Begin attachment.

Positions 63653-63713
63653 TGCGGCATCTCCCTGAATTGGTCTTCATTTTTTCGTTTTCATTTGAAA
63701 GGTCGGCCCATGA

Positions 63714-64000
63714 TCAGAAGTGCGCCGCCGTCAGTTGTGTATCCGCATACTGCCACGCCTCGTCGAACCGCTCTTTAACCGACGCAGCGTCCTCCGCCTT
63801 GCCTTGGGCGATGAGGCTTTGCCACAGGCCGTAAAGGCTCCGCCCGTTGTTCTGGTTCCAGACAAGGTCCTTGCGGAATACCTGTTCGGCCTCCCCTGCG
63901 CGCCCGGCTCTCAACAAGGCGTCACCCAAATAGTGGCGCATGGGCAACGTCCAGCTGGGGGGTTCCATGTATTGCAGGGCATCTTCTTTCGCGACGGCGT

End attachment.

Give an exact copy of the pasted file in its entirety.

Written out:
Positions 63653-63713
63653 TGCGGCATCTCCCTGAATTGGTCTTCATTTTTTCGTTTTCATTTGAAA
63701 GGTCGGCCCATGA

Positions 63714-64000
63714 TCAGAAGTGCGCCGCCGTCAGTTGTGTATCCGCATACTGCCACGCCTCGTCGAACCGCTCTTTAACCGACGCAGCGTCCTCCGCCTT
63801 GCCTTGGGCGATGAGGCTTTGCCACAGGCCGTAAAGGCTCCGCCCGTTGTTCTGGTTCCAGACAAGGTCCTTGCGGAATACCTGTTCGGCCTCCCCTGCG
63901 CGCCCGGCTCTCAACAAGGCGTCACCCAAATAGTGGCGCATGGGCAACGTCCAGCTGGGGGGTTCCATGTATTGCAGGGCATCTTCTTTCGCGACGGCGT